2. I love pretty much all things Scottish, especially Scottish accents. Fun fact: whenever I watch a movie or tv show in another accent, I talk to myself in my head in that accent for the rest of the day. I've been speaking to myself in a Scottish accent all day. Yeah, I'm weird. Shut up. Have you seen this interview from 2007 where Craig Ferguson talks with James McAvoy? It's maybe the cutest thing in the world. I've watched it approximately 207 times since it aired five years ago. That's commitment. Work Spouse refers to James McAvoy as "Your Boyfriend James McAvoy". (This is also the case with "Your Boyfriend Timothy Olyphant" and "Your Boyfriend Ryan Reynolds". I have varied taste in men.)
3. Speaking of Craig Ferguson...I love that every movie with a need for a Scottish dude always has Craig Ferguson. I adore him. I saw his stand-up show like five years ago and he was hilarious.
4. I love love love Kelly Macdonald, despite her terrible Irish accent on Boardwalk Empire.
5. I love that there's a Disney princess whose end goal isn't marriage. Now, does that means she's gay? Who the hell cares? I don't understand how that's the logical interpretation of a girl who would rather live her life than focus on getting a husband. And if she is gay, what of it? Some people are gay, and that's OK. I think we've had this talk recently. Shut up, media.
Go see it. It's cute and heart warming and exactly what my summer needed. Tomorrow I'm going to see Savages, which will be a completely different movie experience, I'm sure. (One full of sexy sexy Taylor Kitsch.)
Saturday, July 7, 2012
I'm not fashionable and I've never been so. I've always been a t-shirt and jeans kind of girl, and my regular uniform for work is a twirly skirt of some sort (pockets are a bonus!) and a plain shirt. I wear flip flops every chance I get. All that being said, I can recognize terrible fashion when I see it. I've been overwhelmed by the awful fashion in summer school.
-A girl in six inch heels.
-Tube tops over bras (regular or sports bras). Uh what?
-A see through shirt over just a regular bra or a bandeau bra. This was something we started seeing at the end of the year and it's awful.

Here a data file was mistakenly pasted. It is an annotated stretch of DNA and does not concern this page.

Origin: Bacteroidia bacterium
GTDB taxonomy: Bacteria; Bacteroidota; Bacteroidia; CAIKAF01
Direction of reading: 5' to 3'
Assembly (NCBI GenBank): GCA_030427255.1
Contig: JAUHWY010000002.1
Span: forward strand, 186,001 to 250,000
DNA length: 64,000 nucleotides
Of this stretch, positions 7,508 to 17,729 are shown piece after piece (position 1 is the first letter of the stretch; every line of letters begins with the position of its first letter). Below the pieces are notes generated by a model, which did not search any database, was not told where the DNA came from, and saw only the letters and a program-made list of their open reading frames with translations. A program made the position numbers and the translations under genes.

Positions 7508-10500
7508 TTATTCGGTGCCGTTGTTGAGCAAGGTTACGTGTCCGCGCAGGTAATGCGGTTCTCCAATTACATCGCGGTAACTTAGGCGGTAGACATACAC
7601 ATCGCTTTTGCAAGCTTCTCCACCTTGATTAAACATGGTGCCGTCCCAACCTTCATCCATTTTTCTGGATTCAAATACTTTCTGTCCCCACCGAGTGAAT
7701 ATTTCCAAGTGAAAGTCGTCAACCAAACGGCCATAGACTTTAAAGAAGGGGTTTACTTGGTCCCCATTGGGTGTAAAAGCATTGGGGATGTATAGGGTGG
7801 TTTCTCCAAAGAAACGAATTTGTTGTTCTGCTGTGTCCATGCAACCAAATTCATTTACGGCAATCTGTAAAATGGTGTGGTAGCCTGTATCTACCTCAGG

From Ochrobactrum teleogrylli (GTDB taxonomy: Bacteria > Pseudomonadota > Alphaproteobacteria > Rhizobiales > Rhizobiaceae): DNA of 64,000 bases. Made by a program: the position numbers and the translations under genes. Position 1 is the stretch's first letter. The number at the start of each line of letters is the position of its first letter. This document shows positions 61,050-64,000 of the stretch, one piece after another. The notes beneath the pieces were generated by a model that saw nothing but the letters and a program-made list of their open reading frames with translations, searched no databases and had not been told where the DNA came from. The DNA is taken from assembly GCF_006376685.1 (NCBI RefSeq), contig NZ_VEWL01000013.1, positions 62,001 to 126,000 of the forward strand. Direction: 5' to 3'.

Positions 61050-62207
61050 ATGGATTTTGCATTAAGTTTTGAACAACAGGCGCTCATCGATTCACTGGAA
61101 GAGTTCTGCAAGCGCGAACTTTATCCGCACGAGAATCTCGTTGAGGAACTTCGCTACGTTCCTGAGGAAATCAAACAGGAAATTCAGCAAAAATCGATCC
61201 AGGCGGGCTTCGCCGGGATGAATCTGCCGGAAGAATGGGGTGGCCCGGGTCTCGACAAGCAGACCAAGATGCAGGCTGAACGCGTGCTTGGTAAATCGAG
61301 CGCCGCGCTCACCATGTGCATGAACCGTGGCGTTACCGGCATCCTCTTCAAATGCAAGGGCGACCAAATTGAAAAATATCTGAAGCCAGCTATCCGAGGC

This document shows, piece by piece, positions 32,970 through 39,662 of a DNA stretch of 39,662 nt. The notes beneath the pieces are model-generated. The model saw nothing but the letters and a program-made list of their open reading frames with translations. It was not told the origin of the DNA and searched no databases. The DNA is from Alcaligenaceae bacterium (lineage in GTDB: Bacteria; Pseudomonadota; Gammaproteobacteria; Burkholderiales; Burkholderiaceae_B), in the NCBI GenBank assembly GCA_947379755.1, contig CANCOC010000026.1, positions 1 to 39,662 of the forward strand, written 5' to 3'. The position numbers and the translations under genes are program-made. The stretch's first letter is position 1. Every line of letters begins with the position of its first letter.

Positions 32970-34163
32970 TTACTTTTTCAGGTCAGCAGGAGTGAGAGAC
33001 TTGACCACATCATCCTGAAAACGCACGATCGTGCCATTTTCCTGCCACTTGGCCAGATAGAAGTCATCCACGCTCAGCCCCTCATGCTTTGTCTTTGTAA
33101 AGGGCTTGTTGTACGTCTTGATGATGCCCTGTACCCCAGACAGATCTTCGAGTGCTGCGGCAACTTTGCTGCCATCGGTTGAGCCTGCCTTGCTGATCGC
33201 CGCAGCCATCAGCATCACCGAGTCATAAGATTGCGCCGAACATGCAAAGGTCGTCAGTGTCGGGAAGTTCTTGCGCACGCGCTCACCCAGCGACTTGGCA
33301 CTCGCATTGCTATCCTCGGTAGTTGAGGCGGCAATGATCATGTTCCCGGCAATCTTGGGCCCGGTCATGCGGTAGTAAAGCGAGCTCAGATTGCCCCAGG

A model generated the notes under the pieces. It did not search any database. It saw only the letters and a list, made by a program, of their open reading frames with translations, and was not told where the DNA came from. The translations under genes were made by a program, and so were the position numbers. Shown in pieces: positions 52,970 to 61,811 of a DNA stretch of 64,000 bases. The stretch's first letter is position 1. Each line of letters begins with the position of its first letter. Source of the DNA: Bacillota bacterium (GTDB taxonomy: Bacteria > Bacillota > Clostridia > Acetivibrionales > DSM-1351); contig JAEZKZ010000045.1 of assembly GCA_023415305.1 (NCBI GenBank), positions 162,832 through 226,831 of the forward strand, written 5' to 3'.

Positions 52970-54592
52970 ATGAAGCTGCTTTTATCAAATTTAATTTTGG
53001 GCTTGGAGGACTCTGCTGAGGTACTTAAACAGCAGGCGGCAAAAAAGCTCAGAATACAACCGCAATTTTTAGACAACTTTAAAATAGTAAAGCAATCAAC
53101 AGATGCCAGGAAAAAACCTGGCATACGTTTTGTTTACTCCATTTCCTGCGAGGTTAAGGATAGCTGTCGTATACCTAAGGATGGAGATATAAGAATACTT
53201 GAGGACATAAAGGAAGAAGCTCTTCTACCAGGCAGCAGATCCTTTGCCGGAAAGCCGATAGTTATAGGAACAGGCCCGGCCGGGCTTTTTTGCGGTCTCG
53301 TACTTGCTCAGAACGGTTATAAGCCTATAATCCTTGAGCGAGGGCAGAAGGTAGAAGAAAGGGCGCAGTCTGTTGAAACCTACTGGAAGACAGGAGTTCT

-A girl in knee high boots. Note: It's a billion degrees outside.
I guess I shouldn't be surprised when this is the kind of shit my former students pin on their "fashion" Pinterest boards:
Spoiler alert: This is NOT OMGSOCUUUUUUUTE. This is NOT an outfit. This is a bra and tiny shorts that will show off your lady parts and I DO NOT WANT TO SEE YOUR LADY PARTS. I have lady parts of my own and I cover them up, because I'm a motherfucking lady. You should NOT wear this in public. If you do, I reserve the right to judge you and very likely call you slutty. Deal with it.
Friday, July 6, 2012
-John Green, from his novel Paper Towns-
Thursday, July 5, 2012
The other day B and I were at school working on some stuff for our (now my...) extra-curricular. Here are some conversations we had:
Me, looking to see if his power strip was still under his desk: Hey, did you leave your thing... [a beat while I realize what I said] DO NOT EVEN START WITH ME.
Me: So is this the way I should do it?
B: That's what she said.
B, laughing: You're going to need to call me every once in a while and say inappropriate things.
Me: OK, but you didn't answer my question.
B: What was your question again?
Me: Should I do it--
Me: Oh my god. I've decided I'm not going to miss you after all.
Me: So why did she go down?
B: HAHAHAHA GO DOWN! I bet she went down!
Me: In her salary! Why did her salary go down?! You're IMPOSSIBLE.
Weirdly enough, these are the things I'm going to miss.
Tuesday, July 3, 2012
But this is my blog and here's why I'm not going to stop talking about civil rights...
Because it's bullshit. Inequality is bullshit. I don't mean to offend anyone's delicate sensibilities, but it's bullshit.
Earlier this year I had to defend two of my gay students. I really wanted to talk about it when it happened, but I'm not going to get into specifics because I don't think it's a good idea. What I will tell you is that it was bad, it made me angry, and I cried a lot. I was told by someone that I should be careful because people might get the wrong idea about me. Uh, what? You mean that I love my students, all my students, equally, and with that love comes a mother bear inclination to defend them? I would rather someone think I'm gay (which, incidentally, I'm not, but if I was that would be fine because being gay isn't a bad thing) than think I don't care about my students. Even when I don't like them very much (ahem, pretty much this whole year), I still love and support them. One day, when the two students graduate, I'm going to tell them the whole story of what happened, and remind them that they are wonderful and beautiful and deserving of love and happiness.
So I'm going to continue to be pissed at Chick-Fil-A and at people who want to boycott Oreo. I'm going to heatedly argue with my mom about gay marriage during classy Mother's Day breakfast (you have to admit, Mom, that was a good discussion). I'm going to support people who say smart things that support kids or who make videos that support equal rights. I'm going to tell my students to love and support each other.
And if any of that offends you, I'm not sorry, because we all need all the love we can get.
Monday, July 2, 2012
Her: How's it going today?
Me: You know those days when you just want to punch a kid in the face? It's one of those.
Her: Well...that sounds a little...intense.
Me: This girl's stupidity is intense.
Her: Oh, haha... [backs away]
If I was back at my school this is how that conversation would have gone:
Coworker: How's it going today?
Me: You know those days when you just want to punch a kid in the face? It's one of those.
Coworker: Oh god, right? I swear if we could just punch, things would be better.
Me: I KNOW! Like, why can't you just pay attention?!
Coworker: Because kids are the worst and we love but hate them.
EXACTLY. And there would be a smattering of swearing in there too. And that's why my coworkers are awesome.